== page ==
Friday, May 24, 2024

Canadian Heroines: Harriet Rhue Hatchett

By Terrie Todd

In the middle of the American Civil War, a baby girl was born to two fugitive slaves who had escaped to Canada via the Underground Railroad. William Isaac Rhue had fled the Miles plantation in Virginia and had met Jane Serena Lewis of Kentucky in their travels. Together, they settled at Buxton, Ontario where their daughter, Harriet (Hattie) was born in 1863 and where they would raise another fifteen children as well. Their faith-filled home was abundant in music and musical instruments.

Hattie attended a one-room school near the Rhue farm and attended piano lessons at the Elgin Settlement School. At 17, graduated from Chatham Collegiate Institute.

By 1881, the need for teachers for former slaves in the southern United States was great. Encouraged by her pastor and her mother, 18-year-old Hattie traveled to Kentucky where she taught children and adults to read and write. Among her students was a man named Millard Hatchett, whom she married in 1892. Hattie continued teaching as three daughters and one son were born to them. In 1904, the family returned to North Buxton.

Hattie Hatchett, Canadian Federation of University Women Facebook page
Tragically, all three of their daughters became ill and died. Grief-stricken, Hattie turned to her music and her faith for consolation. Although she’d obtained a music-teaching certificate, she could not find work, due to racism and sexism. Teaching jobs were closed to married women. Despite not being hired as an organist in a white church, Hattie organized a choir for white churches. She also gave free music lessons out of her home and became much sought after in helping students prepare for recitals and music competitions.

Over the years, Hattie composed many original songs and became a popular performer for church, conferences, and community events. Her eclectic repertoire included classical, popular, spirituals, hymns, and children’s songs. Sadly, most of her compositions were lost in various fires over the years.

She did copyright three songs: two hymns called Jesus, Tender Shepherd Lead Us and That Land Beyond the Sky, and one song that would become increasingly popular as it was written specifically for Canadian soldiers during World War I.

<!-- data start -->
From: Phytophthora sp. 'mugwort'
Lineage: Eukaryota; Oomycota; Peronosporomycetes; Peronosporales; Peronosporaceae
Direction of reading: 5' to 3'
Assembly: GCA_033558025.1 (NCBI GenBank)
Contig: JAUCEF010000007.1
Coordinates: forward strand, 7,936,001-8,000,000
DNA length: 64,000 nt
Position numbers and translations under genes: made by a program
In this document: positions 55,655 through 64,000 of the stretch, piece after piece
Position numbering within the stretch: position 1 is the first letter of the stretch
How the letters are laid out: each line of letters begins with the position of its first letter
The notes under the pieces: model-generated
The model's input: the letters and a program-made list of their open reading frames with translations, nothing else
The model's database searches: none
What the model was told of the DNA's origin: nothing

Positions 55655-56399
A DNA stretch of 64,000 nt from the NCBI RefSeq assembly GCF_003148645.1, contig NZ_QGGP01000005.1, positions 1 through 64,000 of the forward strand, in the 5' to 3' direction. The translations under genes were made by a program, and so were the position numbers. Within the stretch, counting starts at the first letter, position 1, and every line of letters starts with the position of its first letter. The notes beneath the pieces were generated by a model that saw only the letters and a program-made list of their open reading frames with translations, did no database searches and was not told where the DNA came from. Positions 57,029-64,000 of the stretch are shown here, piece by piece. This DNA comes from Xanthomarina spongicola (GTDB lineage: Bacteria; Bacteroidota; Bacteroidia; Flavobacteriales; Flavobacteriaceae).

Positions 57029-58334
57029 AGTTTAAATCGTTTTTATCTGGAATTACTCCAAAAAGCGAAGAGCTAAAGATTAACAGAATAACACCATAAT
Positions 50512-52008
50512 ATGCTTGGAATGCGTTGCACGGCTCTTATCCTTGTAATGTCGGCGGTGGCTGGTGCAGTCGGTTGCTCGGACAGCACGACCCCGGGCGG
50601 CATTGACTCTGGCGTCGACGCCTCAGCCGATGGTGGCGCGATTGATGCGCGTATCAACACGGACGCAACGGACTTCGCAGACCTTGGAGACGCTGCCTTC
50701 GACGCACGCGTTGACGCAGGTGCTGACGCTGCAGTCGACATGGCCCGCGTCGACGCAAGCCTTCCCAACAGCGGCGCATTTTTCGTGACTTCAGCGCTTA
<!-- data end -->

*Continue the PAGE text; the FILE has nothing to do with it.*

Black Construction Battalion, RCI Radio Canada

That Sacred Spot, from 1915, was chosen by Canon Frederick G. Scott, senior chaplain of the 1st Canadian Division and a poet himself, as the official marching song of the troops. It made the soldiers think of home. Its title refers to the spot where a soldier might die as being sacred to God. The song was born out of the pain of Hattie’s own grief for her deceased children. For several years, it was sung by school children on Remembrance Day.

“In foreign fields apart or in a row

There lies a soldier’s lonely grave so low.

Tremendous cost wherever it may be

Keep that Sacred Spot in living memory.”

Though many soldiers knew the song well, its origins remained unknown to most. That such an important piece of music was composed by a Black woman is a significant piece of Canadian history worth remembering.

Hattie Rhue Hatchett outlived her children and her husband, dying at the age of 94 in 1958.


100 Canadian Heroines: Famous and Forgotten Faces, by Merna Forster, Dundurn Press, 2004

The Canadian Encyclopedia

In the dead-end Canadian town of Bleak Landing, Irish immigrant Bridget O’Sullivan lives in a shanty and dreams of another life as the Great Depression rages. Routinely beaten by her father and bullied by schoolmate Victor Harrison, the fiery redhead vows to run away and never return. Desiring to become anyone other than Bridget O’Sullivan, she never dreams the day will come when she must prove that’s exactly who she is—or that the one person who can vouch for her is her old nemesis, Victor. Can he also prove he’s a changed man worthy of her forgiveness and love?

Terrie Todd’s novels are set mostly in Manitoba, Canada where
she lives with her husband, Jon, in Portage la Prairie. They have three adult children and five grandsons. Her next novel, Even If We Cry, releases in November 2024.

Follow Terrie here:



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1 comment:

  1. Thank you for continuing to highlight these women. I love the stories of their lives.